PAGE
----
$10.8 Million Awarded to CDFIs to Provide Alternatives to High Cost Small Dollar Loans
WASHINGTON - The U.S. Department of the Treasury’s Community Development Financial Institutions Fund (CDFI Fund) awarded more than $10.8 million in grants to Community Development Financial Institutions (CDFIs) today, through the fiscal year (FY) 2021 round of the Small Dollar Loan Program (SDL Program), to help expand consumer access to financial institutions by providing alternatives to high cost small dollar lending.
“I am proud to announce the inaugural round of Small Dollar Loan Program awards, which will help provide borrowers affordable alternatives to high rate small dollar loans and expand consumer access to mainstream financial products,” said CDFI Fund Director Jodie Harris. “Awards will provide CDFIs capital needed to establish loan loss reserves that are critical to the support of small dollar lending initiatives, as well as provide technical assistance to help build their capacity to operate small dollar loan programs.”
Authorized by the Dodd-Frank Wall Street Reform and Consumer Protection Act of 2010 (Pub. L. 111-203), the SDL Program helps Certified CDFIs address the issue of expanding consumer access to mainstream financial institutions and provide alternatives to high cost small dollar loans. The program was also created to help unbanked and underbanked populations build credit, access affordable capital, and allow greater access to the mainstream financial system. Through the SDL Program, the CDFI Fund provides:
- Grants for Loan Loss Reserves (LLRs): The awards will enable a Certified Community Development Financial Institution (CDFI) to establish a loan loss reserve fund in order to defray the costs of establishing or maintaining a small dollar loan program.
- Grants for Technical Assistance (TA): The awards will support technology, staffing, and other eligible activities to enable a Certified CDFI to establish and maintain a small dollar loan program.
SDL Program grants cannot be used to provide direct loans to consumers and may only be used to support small dollar loan programs that offer small dollar loans to consumers that:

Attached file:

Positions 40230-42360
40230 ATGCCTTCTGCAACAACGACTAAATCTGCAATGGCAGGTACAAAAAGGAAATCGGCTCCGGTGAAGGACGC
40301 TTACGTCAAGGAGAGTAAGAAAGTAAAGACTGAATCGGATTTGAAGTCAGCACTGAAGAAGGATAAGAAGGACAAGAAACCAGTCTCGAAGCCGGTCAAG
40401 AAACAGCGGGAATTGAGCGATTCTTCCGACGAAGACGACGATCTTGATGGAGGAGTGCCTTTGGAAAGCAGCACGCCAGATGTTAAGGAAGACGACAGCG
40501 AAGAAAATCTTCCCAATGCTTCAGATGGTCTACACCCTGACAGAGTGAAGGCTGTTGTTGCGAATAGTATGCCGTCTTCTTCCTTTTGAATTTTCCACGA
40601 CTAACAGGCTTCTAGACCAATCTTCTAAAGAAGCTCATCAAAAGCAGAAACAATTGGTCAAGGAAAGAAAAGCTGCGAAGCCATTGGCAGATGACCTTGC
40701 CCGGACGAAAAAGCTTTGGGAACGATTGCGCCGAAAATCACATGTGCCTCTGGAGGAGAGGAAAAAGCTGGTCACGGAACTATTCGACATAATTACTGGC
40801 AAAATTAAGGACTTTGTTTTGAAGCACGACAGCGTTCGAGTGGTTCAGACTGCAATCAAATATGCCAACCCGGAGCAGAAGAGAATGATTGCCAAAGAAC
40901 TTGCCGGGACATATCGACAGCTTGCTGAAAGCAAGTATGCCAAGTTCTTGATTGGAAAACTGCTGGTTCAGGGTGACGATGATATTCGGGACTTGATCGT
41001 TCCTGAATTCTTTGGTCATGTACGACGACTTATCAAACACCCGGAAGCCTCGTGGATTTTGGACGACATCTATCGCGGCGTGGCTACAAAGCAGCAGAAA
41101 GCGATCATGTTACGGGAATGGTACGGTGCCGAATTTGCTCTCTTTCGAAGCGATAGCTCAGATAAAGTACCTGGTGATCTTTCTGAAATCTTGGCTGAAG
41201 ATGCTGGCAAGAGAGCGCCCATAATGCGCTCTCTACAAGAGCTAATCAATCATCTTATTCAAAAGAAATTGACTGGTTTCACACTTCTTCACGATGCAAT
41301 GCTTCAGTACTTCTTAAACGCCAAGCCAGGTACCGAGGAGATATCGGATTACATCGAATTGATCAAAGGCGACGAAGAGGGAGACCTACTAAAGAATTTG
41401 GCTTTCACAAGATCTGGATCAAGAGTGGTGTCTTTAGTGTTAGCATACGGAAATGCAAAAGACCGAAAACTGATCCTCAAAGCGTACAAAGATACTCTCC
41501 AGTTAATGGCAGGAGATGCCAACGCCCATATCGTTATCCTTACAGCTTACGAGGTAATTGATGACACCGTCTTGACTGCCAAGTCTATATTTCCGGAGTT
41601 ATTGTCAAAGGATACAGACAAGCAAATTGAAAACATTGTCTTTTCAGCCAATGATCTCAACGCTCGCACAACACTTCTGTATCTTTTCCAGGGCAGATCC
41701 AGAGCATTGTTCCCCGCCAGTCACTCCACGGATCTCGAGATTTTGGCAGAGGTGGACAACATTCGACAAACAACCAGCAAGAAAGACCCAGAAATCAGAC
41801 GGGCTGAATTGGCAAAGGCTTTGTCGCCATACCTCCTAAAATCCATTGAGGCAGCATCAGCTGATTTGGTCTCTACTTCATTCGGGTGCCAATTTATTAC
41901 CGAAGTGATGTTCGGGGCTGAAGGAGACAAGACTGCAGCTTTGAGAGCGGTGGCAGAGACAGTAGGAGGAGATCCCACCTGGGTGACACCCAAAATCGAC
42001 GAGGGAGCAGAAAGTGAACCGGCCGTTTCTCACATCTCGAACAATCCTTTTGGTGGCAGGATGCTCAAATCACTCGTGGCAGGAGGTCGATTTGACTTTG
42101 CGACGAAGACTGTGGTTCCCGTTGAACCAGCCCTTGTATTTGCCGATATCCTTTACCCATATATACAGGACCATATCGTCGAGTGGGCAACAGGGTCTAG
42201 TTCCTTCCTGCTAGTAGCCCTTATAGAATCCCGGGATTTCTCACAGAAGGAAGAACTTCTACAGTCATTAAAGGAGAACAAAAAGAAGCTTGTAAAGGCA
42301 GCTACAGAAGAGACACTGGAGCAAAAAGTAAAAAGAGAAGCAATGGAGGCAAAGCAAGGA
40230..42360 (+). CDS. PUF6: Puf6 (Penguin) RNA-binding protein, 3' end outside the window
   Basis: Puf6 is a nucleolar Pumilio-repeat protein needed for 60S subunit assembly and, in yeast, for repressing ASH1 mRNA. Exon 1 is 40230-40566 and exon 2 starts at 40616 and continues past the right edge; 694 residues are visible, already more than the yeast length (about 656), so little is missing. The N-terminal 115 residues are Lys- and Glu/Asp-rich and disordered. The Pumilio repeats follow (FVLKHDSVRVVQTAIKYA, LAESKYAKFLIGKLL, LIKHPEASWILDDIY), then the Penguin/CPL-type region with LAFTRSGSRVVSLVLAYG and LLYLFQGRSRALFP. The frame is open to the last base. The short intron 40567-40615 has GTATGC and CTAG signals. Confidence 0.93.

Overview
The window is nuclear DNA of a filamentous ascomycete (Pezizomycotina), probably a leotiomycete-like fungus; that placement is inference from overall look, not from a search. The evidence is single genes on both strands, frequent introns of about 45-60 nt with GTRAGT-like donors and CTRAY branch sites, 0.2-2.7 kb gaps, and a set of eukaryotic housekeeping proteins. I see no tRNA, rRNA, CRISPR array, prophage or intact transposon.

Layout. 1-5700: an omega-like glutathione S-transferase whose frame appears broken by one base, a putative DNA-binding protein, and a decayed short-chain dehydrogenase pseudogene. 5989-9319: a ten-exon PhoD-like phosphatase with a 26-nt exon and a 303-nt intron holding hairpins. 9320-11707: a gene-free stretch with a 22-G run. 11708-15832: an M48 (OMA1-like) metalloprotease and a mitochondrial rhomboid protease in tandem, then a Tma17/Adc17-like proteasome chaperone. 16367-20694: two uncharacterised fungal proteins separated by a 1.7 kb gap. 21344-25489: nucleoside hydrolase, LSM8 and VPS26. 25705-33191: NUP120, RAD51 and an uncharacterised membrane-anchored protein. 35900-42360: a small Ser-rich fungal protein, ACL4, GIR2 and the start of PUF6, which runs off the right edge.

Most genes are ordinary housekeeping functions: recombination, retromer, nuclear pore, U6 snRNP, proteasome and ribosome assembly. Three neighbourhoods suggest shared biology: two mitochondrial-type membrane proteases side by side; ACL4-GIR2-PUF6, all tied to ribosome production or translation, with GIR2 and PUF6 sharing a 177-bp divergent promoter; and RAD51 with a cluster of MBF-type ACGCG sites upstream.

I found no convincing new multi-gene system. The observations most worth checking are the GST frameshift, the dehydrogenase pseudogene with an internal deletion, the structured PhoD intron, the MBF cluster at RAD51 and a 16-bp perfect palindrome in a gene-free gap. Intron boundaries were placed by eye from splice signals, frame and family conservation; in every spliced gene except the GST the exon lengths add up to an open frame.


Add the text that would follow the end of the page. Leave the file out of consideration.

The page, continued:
- are made in amounts that do not exceed $2,500;
- must be repaid in installments;
- have no prepayment penalty; and
- have payments that are reported to a least one of the consumer reporting agencies that compiles and maintain files on consumers on a nationwide basis.
A total of 52 CDFIs headquartered in 30 states, the District of Columbia, and Puerto Rico received FY 2021 SDL Program awards. These organizations received awards for the following purposes:
- two organizations received nearly $300,000 in awards for LLRs;
- nine organizations received $1.0 million in TA awards; and
- 41 organizations received $9.5 million in a combination of TA award and LLR awards.
SDL Program award Recipients are comprised of CDFIs of diverse types and include: 28 loan funds that received $5.2 million; 13 credit unions that received $2.8 million; and 11 banks or bank holding companies that received $2.8 million. This includes, two organizations headquartered in Puerto Rico that received $560,000 in awards, and five minority depository institutions that received a total of $1.6 million in awards.
Of the 52 Recipients, 13 SDL Program awards totaling nearly $3 million (or 28% of total funds awarded) were made to Recipients with headquarters located in Persistent Poverty Counties, which exceeds the Congressional mandate of 10%. Persistent Poverty Counties, per Congressional guidance, are those counties that have experienced poverty rates of at least 20% over the past 30 years as measured by the 2011–2015 five-year data series available from the American Community Survey of the U.S. Census Bureau.
Additional FY 2021 SDL Program awards information is below. For more information about the SDL Program, visit the CDFI Fund’s website at www.cdfifund.gov/sdlp.
About the CDFI Fund
Since its creation in 1994, the CDFI Fund has awarded more than $5.1 billion to CDFIs, community development organizations, and financial institutions through: the Bank Enterprise Award Program; the Capital Magnet Fund; the CDFI Rapid Response Program; the Community Development Financial Institutions Program, including the Healthy Food Financing Initiative; the Economic Mobility Corps; the Financial Education and Counseling Pilot Program; and the Native American CDFI Assistance Program. In addition, the CDFI Fund has allocated $66 billion in tax credit allocation authority to Community Development Entities through the New Markets Tax Credit Program, and guaranteed bonds for over $1.7 billion through the CDFI Bond Guarantee Program.
To learn more about the CDFI Fund and its programs, visit the CDFI Fund’s website at www.cdfifund.gov.